What are the themes for the story "Bliss" by Katherine Mansfield? Do they include marriage and adultery?

Expert Answers

An illustration of the letter 'A' in a speech bubbles

Katherine Mansfield is known for her short stories, and "Bliss," written in 1918, is an excellent example of her style and themes. There is not one clear main theme; rather, it hints at some, explores others in more depth, and leaves some questions unanswered (as seen specifically in the penultimate line, “Oh, what is going to happen now?”).

Marriage and adultery are certainly key topics in this work. Through a series of moments and interactions we learn about Bertha’s marriage to her husband, Harry. We also get some insight into the marriage of “The Norman Knights,” one of the couples at the dinner party Bertha and Harry are hosting, the main event of the story’s plot. We learn that Bertha has never really felt attracted to her husband, but she still wants to find ways to connect with him, as seen in her telephone call when she wants to say something but doesn’t really know what or how: “What had she to say? She’d nothing to say. She only wanted to get in touch with...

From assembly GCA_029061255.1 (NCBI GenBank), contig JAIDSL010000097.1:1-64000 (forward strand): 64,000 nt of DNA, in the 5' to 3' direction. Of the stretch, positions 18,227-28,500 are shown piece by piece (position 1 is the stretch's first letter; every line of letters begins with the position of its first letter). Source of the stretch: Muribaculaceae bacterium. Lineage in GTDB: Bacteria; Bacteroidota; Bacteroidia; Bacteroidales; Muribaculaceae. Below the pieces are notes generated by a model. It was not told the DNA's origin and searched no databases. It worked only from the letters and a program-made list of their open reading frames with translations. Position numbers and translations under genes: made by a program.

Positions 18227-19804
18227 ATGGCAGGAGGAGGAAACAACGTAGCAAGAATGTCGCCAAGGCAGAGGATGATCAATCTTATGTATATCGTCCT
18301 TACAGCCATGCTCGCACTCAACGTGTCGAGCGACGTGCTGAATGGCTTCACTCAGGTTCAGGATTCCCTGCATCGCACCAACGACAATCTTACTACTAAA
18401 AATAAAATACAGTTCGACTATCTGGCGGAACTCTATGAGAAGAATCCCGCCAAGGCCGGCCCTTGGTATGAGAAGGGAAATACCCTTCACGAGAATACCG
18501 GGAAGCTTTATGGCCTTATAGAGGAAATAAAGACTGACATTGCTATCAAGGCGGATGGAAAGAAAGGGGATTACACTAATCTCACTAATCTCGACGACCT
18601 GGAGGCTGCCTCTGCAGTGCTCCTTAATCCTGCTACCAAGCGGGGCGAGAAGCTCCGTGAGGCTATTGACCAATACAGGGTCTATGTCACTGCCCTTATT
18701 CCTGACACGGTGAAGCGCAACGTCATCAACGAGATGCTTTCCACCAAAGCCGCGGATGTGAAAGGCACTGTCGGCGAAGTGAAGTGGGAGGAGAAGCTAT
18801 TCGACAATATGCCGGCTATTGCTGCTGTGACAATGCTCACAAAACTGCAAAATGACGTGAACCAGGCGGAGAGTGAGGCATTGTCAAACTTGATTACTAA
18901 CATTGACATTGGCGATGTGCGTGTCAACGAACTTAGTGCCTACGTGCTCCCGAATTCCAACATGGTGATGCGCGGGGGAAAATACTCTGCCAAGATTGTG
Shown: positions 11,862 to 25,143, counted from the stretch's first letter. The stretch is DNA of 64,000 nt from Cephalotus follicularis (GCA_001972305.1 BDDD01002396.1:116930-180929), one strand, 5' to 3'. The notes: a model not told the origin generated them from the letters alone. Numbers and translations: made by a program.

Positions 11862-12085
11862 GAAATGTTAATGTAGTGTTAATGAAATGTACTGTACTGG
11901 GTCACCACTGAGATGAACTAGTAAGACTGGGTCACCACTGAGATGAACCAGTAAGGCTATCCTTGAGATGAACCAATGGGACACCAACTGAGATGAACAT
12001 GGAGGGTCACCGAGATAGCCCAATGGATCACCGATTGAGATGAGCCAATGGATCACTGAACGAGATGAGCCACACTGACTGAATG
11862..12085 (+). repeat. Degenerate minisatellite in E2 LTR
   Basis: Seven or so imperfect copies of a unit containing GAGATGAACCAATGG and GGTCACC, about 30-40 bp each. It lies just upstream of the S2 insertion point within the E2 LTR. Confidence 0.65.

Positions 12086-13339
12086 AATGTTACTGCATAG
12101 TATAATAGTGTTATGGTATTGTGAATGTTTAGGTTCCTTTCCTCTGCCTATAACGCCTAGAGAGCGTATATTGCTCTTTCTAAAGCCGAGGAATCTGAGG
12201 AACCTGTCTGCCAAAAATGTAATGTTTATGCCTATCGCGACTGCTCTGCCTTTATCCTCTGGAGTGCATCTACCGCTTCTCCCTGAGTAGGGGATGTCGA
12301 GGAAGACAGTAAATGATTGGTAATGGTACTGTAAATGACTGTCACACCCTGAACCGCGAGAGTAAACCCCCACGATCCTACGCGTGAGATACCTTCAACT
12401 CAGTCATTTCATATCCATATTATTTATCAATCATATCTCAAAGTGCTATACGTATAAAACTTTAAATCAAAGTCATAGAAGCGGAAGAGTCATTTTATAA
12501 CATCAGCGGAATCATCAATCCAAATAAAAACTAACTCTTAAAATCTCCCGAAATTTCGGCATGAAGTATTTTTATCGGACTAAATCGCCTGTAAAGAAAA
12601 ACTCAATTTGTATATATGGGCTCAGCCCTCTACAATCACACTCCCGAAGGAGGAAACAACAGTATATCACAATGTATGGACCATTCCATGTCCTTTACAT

(The entire section contains 766 words.)

Unlock This Answer Now

Start your 48-hour free trial to unlock this answer and thousands more. Enjoy eNotes ad-free and cancel anytime.

Start your 48-Hour Free Trial
Approved by eNotes Editorial Team